Newspaper: Georgia congressman may have illegally voted

ATLANTA (AP) — A Georgia congressman voted three times this year in a county where he no longer lives, possibly violating state law, state records show.

Republican U.S. Rep. Drew Ferguson’s congressional website shows he lives with his wife in The Rock, 63 miles away from his former home in West Point. Voter registration records show that he never changed his Troup County address to his new home in Pike County as required under state law before voting in this year’s primary, general election and U.S. Senate runoff.

It’s illegal in Georgia for voters to cast a ballot in a county where they don’t have a residence, The Atlanta Journal-Constitution reported.

Information that casts doubt on Ferguson’s eligibility to vote in Troup County is available through public property records, address information, registration data and voter history files reviewed by the newspaper.

Ferguson’s spokesman, Brian Piper, defended the congressman’s votes but didn’t respond to questions from the newspaper about why he continued to vote in Troup County after property tax records show he sold his house there in April.

“Congressman Ferguson, previous mayor of West Point and lifelong resident, was registered to vote in his hometown,” Piper said in a statement. “Congressman Ferguson is currently in the process of transitioning his residency to his new home in Pike County.”

Piper did not respond when asked to clarify when Ferguson moved and why he apparently voted in Troup County even after changing addresses, perhaps in violation of state law. Ferguson also did not respond to calls and text messages sent to his cellphone, the newspaper said.

Ferguson’s new address is within the 3rd Congressional District he represents, but it’s outside other local districts that would have been connected with his old address such as state House and state Senate districts.

The secretary of state’s office has not opened an investigation into whether Ferguson voted illegally because it hasn’t received a complaint, spokesman Mike Hassinger said.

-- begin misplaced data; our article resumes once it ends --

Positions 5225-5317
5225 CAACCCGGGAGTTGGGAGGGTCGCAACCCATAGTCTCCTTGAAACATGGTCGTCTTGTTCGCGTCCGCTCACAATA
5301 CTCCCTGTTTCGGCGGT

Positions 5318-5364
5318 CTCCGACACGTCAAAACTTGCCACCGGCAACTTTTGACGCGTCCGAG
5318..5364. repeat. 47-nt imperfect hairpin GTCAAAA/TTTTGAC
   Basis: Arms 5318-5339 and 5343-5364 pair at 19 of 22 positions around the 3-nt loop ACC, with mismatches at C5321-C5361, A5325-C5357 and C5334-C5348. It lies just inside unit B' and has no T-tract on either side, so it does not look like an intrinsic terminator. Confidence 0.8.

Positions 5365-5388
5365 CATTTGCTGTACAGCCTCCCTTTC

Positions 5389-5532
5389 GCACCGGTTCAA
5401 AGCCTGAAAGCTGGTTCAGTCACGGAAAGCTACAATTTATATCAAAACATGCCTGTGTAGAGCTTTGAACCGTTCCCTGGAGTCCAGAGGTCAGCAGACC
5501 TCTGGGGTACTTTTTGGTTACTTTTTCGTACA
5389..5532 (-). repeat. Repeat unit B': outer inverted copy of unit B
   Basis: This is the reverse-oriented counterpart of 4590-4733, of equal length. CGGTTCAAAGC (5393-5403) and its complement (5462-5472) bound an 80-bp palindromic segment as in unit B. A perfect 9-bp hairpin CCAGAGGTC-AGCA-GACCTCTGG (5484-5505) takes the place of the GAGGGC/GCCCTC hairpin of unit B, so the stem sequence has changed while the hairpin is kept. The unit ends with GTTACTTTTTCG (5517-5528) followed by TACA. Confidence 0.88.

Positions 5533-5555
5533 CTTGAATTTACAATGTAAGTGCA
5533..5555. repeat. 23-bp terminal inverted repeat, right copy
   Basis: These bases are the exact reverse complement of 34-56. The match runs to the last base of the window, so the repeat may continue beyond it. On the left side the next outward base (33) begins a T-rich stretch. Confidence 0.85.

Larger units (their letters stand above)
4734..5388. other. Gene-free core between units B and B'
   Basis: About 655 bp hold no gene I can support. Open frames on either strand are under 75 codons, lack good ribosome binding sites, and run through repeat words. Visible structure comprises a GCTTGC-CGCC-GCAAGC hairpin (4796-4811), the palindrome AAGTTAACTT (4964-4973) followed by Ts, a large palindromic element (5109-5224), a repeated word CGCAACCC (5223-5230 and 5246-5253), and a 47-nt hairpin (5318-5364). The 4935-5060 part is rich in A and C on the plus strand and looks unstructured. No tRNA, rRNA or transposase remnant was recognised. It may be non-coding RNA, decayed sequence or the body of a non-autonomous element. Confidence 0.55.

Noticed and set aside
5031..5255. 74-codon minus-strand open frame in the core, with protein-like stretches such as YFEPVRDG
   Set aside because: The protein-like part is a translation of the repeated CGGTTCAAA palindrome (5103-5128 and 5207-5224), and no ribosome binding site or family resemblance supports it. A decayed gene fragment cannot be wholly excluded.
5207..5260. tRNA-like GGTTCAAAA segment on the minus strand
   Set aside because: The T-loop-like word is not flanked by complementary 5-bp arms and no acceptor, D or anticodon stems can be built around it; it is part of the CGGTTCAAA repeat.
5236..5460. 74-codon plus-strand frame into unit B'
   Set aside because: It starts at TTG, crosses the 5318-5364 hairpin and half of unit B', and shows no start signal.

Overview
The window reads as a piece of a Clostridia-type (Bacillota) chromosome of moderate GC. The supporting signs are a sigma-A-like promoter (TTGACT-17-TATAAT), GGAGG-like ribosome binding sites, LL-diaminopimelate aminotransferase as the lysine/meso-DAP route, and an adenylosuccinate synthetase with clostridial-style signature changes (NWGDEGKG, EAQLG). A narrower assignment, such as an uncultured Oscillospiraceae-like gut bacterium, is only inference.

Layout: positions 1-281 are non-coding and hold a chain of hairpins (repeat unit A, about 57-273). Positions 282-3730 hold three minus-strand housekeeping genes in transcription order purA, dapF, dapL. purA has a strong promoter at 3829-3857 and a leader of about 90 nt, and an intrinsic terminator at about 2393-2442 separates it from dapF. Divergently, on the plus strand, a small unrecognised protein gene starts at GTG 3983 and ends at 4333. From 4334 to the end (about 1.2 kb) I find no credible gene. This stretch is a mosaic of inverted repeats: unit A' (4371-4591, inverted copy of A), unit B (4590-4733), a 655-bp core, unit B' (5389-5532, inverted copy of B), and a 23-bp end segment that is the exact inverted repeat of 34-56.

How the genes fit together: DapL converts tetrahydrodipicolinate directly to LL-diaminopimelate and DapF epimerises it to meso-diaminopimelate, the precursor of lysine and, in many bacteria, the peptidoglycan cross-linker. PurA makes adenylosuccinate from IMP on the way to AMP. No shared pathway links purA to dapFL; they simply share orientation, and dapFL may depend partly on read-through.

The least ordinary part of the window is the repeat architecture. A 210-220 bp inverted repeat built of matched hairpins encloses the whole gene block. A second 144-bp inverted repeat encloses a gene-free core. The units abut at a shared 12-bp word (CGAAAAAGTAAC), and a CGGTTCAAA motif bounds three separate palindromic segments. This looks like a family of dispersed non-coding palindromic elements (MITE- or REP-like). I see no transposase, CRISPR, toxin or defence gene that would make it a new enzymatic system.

The State Election Board has the power to levy fines of up to $5,000 per violation of election laws, but previous cases have resulted in light penalties.

Ferguson was one of seven Republican congressmen from Georgia who signed a brief supporting a lawsuit by Texas officials who claimed there were irregularities during the 2020 presidential election lost by their candidate, Donald Trump, and sought to throw out the results. The U.S. Supreme Court declined to consider the lawsuit.

Donald Sherman, who serves as senior vice president and chief counsel for the watchdog group Citizens for Responsibility and Ethics in Washington, said the news of Ferguson’s voting discrepancy fits a troubling pattern from the congressman.

“It’s, frankly, unsurprising that given his hostility to reform following the 2020 election and the insurrection that he is now undermining the electoral process in his personal capacity — in his own way — in addition to his official capacity,” Sherman said.

Ferguson has previously emphasized the importance of “election integrity” and defended Georgia’s voting law passed last year, according to a March 2021 column published by the AJC.

“While Republicans at every level of government are working to bolster our electoral systems to prevent voter fraud and ensure election integrity, Democrats are working to expand and codify existing loopholes to exploit it,” he wrote.

Ferguson, who was first elected to the House in 2018, won reelection last month with 69% of the vote against Democrat Val Almonord. He served as the House Republicans’ chief deputy whip for the past several years but recently lost his bid to become the House whip for the term that begins in January. He also serves on the powerful tax-writing Ways and Means Committee.

As of Tuesday, Ferguson is still registered to vote at the Troup County address of the house he sold in April, according to election records.

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